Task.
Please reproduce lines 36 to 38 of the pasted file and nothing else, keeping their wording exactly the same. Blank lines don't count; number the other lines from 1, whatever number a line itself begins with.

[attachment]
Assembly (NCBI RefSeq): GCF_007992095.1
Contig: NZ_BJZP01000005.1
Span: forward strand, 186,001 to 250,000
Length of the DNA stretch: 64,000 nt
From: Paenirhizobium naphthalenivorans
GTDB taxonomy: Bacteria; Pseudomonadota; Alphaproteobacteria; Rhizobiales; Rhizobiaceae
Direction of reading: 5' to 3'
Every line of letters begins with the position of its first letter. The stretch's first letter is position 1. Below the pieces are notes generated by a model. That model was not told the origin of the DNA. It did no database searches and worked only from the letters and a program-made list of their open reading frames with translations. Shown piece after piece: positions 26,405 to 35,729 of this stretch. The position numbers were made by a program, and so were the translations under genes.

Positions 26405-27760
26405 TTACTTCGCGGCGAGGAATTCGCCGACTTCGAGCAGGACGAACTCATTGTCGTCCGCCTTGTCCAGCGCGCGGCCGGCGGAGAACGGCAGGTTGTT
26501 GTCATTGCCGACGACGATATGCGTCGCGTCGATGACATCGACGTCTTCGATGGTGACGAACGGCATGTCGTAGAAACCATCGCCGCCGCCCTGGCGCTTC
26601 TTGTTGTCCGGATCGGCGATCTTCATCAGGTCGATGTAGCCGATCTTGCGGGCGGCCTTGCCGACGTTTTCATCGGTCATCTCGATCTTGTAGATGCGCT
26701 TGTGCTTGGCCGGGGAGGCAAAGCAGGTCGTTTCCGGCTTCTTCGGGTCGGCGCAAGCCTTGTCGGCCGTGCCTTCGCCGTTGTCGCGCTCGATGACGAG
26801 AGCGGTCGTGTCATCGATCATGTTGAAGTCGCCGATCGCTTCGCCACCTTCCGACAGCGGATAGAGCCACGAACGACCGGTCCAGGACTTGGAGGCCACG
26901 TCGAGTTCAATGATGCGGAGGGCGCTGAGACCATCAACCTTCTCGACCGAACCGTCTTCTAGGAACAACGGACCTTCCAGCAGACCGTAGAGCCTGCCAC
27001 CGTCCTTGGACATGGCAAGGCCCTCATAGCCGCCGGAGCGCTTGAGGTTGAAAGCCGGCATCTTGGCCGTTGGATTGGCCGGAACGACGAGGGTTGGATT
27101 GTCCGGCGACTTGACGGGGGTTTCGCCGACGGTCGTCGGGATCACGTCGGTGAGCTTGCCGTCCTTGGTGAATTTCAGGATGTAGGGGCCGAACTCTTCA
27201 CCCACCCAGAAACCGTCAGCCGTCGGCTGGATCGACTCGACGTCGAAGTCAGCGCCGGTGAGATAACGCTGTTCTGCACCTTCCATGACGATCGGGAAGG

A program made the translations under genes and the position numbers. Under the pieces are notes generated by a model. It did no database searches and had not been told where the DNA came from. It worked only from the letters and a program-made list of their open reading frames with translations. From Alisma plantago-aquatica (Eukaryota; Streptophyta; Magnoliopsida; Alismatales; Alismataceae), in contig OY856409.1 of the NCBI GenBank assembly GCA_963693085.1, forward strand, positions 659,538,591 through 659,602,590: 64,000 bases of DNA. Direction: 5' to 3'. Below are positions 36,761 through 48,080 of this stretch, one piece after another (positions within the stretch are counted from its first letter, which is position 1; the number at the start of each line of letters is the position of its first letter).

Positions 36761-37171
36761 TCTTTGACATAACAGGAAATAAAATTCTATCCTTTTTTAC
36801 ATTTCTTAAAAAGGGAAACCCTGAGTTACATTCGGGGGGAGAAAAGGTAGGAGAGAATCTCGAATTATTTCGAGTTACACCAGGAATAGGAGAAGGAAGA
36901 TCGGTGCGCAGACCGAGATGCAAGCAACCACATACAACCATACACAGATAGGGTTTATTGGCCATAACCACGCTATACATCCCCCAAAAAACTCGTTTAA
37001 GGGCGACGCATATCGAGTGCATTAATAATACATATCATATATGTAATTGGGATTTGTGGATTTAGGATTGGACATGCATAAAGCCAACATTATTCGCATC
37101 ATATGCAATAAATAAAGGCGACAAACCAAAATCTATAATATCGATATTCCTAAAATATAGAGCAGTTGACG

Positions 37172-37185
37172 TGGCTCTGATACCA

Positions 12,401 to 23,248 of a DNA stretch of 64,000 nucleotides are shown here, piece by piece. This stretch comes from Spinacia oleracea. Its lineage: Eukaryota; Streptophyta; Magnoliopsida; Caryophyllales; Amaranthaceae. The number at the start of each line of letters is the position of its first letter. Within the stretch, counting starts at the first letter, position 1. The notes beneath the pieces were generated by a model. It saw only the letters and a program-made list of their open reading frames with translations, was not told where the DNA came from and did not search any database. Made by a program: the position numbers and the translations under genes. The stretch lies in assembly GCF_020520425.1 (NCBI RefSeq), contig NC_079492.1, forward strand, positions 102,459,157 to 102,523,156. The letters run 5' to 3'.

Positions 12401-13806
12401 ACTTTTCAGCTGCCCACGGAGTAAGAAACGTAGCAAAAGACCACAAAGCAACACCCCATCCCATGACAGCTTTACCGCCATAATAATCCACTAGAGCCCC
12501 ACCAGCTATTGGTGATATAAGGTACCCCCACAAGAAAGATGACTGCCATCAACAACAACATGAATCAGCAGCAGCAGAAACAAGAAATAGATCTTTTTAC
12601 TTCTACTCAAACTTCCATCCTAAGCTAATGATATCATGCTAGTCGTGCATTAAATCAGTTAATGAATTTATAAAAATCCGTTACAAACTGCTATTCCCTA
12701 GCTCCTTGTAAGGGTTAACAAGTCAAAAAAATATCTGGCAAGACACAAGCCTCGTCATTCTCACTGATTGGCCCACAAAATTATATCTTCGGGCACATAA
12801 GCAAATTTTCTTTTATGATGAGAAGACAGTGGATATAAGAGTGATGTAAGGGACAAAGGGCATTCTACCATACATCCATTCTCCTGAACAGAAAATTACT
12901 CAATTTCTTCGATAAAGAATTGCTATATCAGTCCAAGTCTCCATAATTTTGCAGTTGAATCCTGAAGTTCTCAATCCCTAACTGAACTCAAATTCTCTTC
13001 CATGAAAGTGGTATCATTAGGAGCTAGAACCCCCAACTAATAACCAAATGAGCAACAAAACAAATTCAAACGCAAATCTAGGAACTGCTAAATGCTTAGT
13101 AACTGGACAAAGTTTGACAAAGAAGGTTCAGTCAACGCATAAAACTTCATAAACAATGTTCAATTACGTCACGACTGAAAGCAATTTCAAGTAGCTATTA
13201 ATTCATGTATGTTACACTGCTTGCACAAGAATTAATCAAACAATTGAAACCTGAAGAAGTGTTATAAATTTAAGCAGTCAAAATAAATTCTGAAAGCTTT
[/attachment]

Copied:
13001 CATGAAAGTGGTATCATTAGGAGCTAGAACCCCCAACTAATAACCAAATGAGCAACAAAACAAATTCAAACGCAAATCTAGGAACTGCTAAATGCTTAGT
13101 AACTGGACAAAGTTTGACAAAGAAGGTTCAGTCAACGCATAAAACTTCATAAACAATGTTCAATTACGTCACGACTGAAAGCAATTTCAAGTAGCTATTA
13201 ATTCATGTATGTTACACTGCTTGCACAAGAATTAATCAAACAATTGAAACCTGAAGAAGTGTTATAAATTTAAGCAGTCAAAATAAATTCTGAAAGCTTT